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Premier encourages continued cultivation of ocean resources for next generation

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Premier Su Tseng-chang received a briefing Thursday from the Environmental Protection Administration and Ocean Affairs Council on the 2021 results of the "Salute to the Seas" policy initiatives to clean up and promote access to the ocean. The ocean is a critical channel for Taiwan's advancement, the premier said, and the government continues to bolster the development of ocean affairs through organizations, laws and policies to cultivate a broader vision and outlook toward the sea in Taiwan's next generation.

Taiwan is surrounded by ocean, the premier continued, with nearly 2,000 kilometers of coastline, beautiful vistas and teeming natural resources. To demonstrate its resolve to protect the ocean, the government established the Ocean Affairs Council in 2018 and promulgated the Ocean Basic Act in 2019. In 2020, it published the National Ocean Policy White Paper and committed to the Salute to the Seas policy, founded upon principles of openness, transparency, service, education and responsibility. This policy embraces and draws knowledge from the ocean, encouraging the public to clean up, learn about, closely engage with and even enter the sea.

In efforts to clean the ocean, the government in the past two years has reduced coastal trash by 40%, implemented a real-name traceability system for 100% of gill nets used by fishing boats, and pushed aquaculture fisheries to switch from styrofoam buoys to eco-friendly ones, the premier said. Taiwan also sent a delegation to the Our Ocean Conference in Palau to share its contributions as a member of the Pacific region to the marine environment and sustainable development.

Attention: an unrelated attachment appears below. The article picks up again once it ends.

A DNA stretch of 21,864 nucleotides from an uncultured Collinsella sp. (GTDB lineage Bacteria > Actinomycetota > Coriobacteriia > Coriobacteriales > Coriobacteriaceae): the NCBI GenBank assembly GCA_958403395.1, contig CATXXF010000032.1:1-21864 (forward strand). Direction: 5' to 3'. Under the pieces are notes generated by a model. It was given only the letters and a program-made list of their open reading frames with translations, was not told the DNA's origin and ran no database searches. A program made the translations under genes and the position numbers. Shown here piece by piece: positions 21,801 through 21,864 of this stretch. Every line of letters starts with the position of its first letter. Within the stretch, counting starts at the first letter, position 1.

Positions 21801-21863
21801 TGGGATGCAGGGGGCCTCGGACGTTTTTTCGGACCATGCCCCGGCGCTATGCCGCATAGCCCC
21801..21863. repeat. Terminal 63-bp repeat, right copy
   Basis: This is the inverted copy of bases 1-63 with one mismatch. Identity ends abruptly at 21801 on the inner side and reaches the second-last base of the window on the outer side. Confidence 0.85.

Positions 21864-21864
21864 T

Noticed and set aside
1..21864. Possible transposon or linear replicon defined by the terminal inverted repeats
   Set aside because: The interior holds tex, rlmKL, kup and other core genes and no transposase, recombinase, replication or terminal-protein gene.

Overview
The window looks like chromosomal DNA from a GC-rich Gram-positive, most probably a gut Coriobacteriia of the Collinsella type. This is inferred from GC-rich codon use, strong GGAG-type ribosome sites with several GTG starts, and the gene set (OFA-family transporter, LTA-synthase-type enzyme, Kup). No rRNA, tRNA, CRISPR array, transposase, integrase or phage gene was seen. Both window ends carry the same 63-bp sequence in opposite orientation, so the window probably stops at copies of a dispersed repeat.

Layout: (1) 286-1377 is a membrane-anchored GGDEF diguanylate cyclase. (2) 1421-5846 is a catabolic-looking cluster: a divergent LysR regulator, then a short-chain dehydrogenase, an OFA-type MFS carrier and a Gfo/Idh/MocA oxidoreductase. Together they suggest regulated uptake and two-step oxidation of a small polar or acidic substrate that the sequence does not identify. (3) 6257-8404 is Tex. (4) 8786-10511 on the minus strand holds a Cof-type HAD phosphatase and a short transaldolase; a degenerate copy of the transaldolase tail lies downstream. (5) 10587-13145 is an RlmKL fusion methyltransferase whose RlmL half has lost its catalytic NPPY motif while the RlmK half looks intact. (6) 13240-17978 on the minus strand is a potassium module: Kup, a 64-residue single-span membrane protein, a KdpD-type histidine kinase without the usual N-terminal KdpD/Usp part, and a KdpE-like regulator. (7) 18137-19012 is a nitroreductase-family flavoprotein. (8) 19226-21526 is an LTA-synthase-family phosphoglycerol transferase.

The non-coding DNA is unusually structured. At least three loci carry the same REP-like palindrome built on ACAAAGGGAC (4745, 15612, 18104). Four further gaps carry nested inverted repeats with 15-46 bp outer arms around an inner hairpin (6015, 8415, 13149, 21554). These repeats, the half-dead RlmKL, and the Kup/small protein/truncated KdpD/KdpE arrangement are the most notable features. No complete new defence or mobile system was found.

As for promoting access to the ocean, the government has reviewed and lifted restrictions on seven coastal control zones, removed controls on nearly 170 kilometers of coastline, and opened up 117 fishing spots. The government has also made significant improvements to recreational water facilities at national scenic areas, national parks, and ports and harbors.

Wednesday will mark the United Nations' World Ocean Day, the premier said. He encouraged central government agencies to work with local authorities on refining measures to allow Taiwan to achieve its full potential as a maritime country.

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